Children are bombarded with betting adverts on social media… by some of our top football clubs
- Critics accused some Premier League sides of giving the game ‘a bad name’
- Fears for the children who are among the followers on Twitter who see adverts
- Former goalie Peter Shilton describes gambling in football as ‘morally wrong’
Premier League clubs including Arsenal and Manchester City were last night accused of ‘giving football a bad name’ for promoting gambling firms on Twitter.
Many children will be among the legions of followers amassed by the clubs on the platform.
Twitter posts from Arsenal’s official account urged their 17million followers to gamble with Sportsbet.io, described as the side’s ‘official betting partner’.
Manchester City’s Twitter account promoted odd from a betting firm before their victory in the Premier League against Manchester City
Twitter posts from Arsenal’s official account urged their 17million followers to gamble with Sportsbet.io during their draw with Manchester United
Manchester City’s official Twitter account promoted odds from betting firm Marathon Bet to the club’s nine million followers before their victory over Sheffield United on Saturday.
Newcastle United urged their 1.6million Twitter followers to guess the name of the first goalscorer for their weekend tie against Everton, with one winner receiving a £20 free bet with shirt sponsor Fun88.
Burnley Football Club’s Twitter account provided odds for yesterday’s match against Chelsea, promoted to more than half a million fans.
The clubs’ tweets sparked concern among campaigners and MPs.
It is illegal for gambling firms to advertise directly to children. However, in an advertising loophole, hundreds of thousands of their online followers will be under 18.
Former England goalkeeper Peter Shilton called football’s links with gambling ‘morally wrong’
On Saturday, Championship club Coventry City urged fans on Twitter to bet on their derby match against Birmingham City with gambling firm BoyleSports.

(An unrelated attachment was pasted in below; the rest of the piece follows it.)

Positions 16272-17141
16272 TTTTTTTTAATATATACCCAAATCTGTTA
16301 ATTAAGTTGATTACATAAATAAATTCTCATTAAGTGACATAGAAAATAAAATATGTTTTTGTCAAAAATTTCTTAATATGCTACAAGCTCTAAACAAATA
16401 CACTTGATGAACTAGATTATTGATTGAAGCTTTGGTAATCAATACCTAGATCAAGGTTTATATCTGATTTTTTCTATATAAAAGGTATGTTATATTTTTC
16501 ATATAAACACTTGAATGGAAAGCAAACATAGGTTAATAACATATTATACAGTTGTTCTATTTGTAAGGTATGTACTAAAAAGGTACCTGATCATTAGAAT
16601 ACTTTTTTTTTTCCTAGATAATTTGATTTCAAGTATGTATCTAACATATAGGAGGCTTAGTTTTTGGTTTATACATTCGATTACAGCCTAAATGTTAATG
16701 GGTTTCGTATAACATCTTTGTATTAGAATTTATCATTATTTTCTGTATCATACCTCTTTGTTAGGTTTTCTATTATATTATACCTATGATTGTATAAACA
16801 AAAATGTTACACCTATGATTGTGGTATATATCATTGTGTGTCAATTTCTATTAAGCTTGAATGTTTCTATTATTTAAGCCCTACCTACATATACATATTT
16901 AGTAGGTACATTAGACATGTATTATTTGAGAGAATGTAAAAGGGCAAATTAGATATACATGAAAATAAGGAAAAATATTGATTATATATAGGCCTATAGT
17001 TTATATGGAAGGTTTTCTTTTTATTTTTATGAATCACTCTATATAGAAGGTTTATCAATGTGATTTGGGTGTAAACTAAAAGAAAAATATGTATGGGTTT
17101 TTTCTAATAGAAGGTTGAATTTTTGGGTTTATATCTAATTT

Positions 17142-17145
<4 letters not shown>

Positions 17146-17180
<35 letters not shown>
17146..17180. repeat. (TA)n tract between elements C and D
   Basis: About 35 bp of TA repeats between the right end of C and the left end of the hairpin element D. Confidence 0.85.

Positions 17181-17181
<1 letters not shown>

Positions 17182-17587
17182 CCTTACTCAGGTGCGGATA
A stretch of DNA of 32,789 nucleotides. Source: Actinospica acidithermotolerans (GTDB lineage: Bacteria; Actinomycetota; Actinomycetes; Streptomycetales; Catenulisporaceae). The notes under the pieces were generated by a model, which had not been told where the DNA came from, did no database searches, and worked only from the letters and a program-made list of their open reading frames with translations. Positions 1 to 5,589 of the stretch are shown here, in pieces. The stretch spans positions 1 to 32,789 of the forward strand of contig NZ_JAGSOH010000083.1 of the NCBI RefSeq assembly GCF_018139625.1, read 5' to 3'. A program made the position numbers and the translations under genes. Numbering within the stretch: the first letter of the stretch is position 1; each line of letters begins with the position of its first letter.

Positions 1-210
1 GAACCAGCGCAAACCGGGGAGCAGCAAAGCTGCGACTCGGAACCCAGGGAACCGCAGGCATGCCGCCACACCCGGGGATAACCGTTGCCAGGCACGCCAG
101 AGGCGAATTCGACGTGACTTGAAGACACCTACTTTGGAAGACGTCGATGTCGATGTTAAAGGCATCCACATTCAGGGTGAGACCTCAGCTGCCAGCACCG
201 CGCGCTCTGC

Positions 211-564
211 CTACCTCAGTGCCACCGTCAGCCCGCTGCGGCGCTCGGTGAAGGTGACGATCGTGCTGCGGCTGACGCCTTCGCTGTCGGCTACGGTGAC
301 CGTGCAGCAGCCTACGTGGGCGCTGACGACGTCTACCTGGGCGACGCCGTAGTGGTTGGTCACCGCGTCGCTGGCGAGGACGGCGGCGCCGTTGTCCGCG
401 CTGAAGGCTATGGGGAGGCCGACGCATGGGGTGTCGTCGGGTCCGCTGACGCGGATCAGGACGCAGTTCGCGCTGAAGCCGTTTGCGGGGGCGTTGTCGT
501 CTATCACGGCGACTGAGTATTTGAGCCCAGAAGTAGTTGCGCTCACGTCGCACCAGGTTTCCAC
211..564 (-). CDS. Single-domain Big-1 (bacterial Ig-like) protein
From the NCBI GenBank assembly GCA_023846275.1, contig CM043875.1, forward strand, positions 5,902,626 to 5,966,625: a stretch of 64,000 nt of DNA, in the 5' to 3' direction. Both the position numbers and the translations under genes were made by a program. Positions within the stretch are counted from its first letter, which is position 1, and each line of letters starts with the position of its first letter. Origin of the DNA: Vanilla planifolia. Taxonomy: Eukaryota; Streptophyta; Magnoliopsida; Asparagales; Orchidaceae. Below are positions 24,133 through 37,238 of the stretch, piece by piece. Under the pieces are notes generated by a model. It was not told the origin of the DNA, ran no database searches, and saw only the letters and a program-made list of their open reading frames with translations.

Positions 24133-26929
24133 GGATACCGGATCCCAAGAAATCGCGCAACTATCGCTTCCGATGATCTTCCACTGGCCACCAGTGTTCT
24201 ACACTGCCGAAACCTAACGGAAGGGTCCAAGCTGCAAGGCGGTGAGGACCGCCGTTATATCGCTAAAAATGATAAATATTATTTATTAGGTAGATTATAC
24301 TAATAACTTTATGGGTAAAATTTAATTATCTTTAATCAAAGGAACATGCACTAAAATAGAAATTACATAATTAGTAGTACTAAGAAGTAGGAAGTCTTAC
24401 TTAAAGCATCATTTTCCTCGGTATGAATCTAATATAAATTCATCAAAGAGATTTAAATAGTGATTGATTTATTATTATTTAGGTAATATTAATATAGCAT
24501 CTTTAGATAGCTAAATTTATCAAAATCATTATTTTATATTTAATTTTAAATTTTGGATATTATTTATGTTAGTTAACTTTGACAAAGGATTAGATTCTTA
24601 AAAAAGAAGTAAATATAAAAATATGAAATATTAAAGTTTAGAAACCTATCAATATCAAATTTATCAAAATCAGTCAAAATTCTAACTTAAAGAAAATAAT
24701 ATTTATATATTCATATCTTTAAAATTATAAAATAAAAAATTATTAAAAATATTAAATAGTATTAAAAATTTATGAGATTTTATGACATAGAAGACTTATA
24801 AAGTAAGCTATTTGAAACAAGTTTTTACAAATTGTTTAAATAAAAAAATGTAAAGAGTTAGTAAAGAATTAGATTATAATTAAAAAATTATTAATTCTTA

Last night football legend Peter Shilton, 71, called football’s deep-rooted association with gambling ‘morally wrong’.
‘It’s all about money, money, money, but I’m sure football can survive without having to promote something like gambling,’ he said, adding: ‘It is time for the Government to step in and say that it’s not right.’
Shilton, who won a record 125 England caps, endured a 45-year addiction to gambling. Along with his wife Steph, he has launched a campaign called Shilton’s Shirt Gambling Ban to kick gambling advertising out of football.
Labour MP Carolyn Harris, chairman of the all-party parliamentary group on gambling harm, said the association with betting firms ‘gives football a bad name’. The Government is currently reviewing gambling laws.
An Arsenal spokesman said: ‘Our partnership with Sportsbet.io is founded on a joint commitment to promote safe and responsible gambling.
‘We are pleased to partner with an industry-leading organisation that takes its social and regulatory responsibility extremely seriously.’
A spokesman for Coventry City said: ‘In line with English Football League guidance, the club and BoyleSports work closely to ensure that the promotion of any gambling products is conducted responsibly and in line with all appropriate licensing and regulatory guidelines.’
A Newcastle United spokesman declined to comment. Manchester City and Burnley were contacted for comment.
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